Google will delete unused accounts for security reasons

By Kuksung Nam, The Readable
May 18, 2023 7:30PM GMT+9

Google will remove accounts and their contents that have been dormant for more than 2 years to protect users from security risks.

In a recent statement, Ruth Kricheli, the vice president of product management at Google, announced their updated policy on inactive accounts. Under the new rule, personal accounts that have not been logged in to for at least two years will be deleted starting from December. This includes account contents within Google Workplace and Google Photos.

Moreover, Google described the types of activities that could be regarded as being characteristic of an active account. If users have a history of using Google drive, downloading an app on the Google Play Store, or watching YouTube videos while logged in, their account would be classified as active. Accounts linked with subscription services and YouTube videos will also not be affected.

The tech giant revised their policy because of security concerns. According to the company’s internal analysis, abandoned accounts are at least 10 times less likely to set up two step verification than active accounts, making them more vulnerable to threats. Two step verification is a security process that adds an extra protective layer by having users enter an auto-generated code when signing in.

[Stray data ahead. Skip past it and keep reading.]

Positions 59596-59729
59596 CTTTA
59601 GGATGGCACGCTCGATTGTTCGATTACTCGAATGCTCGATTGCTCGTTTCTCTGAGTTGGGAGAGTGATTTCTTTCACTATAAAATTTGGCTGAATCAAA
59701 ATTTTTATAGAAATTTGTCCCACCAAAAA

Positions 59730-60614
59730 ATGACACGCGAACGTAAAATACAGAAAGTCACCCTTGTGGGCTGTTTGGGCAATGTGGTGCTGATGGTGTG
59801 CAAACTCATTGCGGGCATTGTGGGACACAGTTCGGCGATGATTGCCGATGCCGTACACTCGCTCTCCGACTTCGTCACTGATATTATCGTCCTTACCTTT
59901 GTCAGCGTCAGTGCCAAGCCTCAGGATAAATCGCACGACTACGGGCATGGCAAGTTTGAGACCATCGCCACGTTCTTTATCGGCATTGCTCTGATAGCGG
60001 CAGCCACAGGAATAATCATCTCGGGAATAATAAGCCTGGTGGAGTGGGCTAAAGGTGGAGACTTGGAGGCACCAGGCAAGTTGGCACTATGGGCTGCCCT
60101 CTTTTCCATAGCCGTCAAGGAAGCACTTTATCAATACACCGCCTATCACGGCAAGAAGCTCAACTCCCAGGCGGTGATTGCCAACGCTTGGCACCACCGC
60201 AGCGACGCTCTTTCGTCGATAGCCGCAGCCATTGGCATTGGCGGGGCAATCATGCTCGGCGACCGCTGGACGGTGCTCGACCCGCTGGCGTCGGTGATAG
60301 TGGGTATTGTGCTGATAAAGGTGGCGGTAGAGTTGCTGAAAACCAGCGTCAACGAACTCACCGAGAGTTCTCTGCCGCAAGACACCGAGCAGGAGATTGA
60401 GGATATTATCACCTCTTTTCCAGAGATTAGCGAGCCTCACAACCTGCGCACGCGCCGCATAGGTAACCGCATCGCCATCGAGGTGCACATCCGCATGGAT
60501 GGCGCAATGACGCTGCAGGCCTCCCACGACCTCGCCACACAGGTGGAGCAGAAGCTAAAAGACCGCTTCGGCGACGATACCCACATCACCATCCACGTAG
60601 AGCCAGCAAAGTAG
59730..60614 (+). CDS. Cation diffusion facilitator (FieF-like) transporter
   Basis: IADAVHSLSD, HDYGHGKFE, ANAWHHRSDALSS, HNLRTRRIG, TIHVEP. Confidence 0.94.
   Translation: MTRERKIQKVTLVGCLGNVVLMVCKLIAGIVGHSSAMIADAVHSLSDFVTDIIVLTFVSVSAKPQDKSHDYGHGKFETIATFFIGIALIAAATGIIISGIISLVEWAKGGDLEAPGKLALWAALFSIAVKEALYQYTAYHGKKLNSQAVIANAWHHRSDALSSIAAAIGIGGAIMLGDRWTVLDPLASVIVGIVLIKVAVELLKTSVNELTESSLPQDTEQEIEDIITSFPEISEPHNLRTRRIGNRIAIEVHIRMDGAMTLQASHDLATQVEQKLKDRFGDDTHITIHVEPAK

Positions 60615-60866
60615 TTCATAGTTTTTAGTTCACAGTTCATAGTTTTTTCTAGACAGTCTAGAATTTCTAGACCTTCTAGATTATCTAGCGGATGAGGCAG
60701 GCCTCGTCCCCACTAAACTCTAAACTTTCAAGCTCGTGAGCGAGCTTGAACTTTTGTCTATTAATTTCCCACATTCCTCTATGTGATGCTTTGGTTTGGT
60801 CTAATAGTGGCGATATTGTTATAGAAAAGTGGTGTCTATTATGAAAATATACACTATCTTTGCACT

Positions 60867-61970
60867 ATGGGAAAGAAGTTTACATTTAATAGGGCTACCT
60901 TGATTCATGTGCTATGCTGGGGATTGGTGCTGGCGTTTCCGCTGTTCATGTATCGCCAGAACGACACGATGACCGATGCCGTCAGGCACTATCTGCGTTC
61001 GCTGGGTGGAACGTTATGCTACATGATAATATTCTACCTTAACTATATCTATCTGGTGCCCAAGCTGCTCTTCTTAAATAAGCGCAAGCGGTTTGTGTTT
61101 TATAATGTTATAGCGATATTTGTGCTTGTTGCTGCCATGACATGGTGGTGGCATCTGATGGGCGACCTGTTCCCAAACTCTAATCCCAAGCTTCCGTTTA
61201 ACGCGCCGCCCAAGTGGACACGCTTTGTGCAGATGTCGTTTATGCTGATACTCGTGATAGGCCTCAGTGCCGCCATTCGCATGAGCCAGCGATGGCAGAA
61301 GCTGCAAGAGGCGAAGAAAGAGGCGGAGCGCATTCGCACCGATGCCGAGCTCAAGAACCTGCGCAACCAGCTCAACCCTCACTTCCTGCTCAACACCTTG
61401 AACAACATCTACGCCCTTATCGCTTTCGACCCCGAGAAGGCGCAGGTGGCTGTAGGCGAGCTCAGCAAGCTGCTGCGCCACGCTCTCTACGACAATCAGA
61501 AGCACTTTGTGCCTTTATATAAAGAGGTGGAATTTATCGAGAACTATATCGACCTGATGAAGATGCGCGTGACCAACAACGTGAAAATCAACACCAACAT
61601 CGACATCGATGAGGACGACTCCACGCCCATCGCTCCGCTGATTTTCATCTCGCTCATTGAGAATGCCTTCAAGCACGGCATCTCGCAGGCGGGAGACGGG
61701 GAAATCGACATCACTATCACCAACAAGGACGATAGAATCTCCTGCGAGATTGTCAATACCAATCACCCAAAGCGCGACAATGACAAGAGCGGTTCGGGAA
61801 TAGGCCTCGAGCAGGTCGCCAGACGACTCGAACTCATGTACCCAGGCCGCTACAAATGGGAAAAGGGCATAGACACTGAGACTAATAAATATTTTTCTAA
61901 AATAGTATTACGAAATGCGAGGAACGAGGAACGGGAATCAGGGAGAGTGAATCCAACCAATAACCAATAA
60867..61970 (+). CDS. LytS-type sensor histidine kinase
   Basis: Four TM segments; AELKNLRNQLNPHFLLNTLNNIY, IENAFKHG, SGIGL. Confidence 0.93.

The cover image of this article was designed by Areum Hwang.

Kuksung Nam is a journalist for The Readable. She has extensively traversed the globe to cover the latest stories on the cyber threat landscape and has been producing in-depth stories on security and privacy by engaging with industry giants, foreign government officials and experts. Before joining The Readable, Kuksung reported on politics for one of South Korea’s top-five local newspapers, The Kyeongin Ilbo. Her journalistic skills and reportage earned her the coveted Journalists Association of Korea award in 2021 for her essay detailing exclusive stories about the misconduct of a former government official. She holds a Bachelor’s degree in French from Hankuk University of Foreign Studies, a testament to her linguistic capabilities.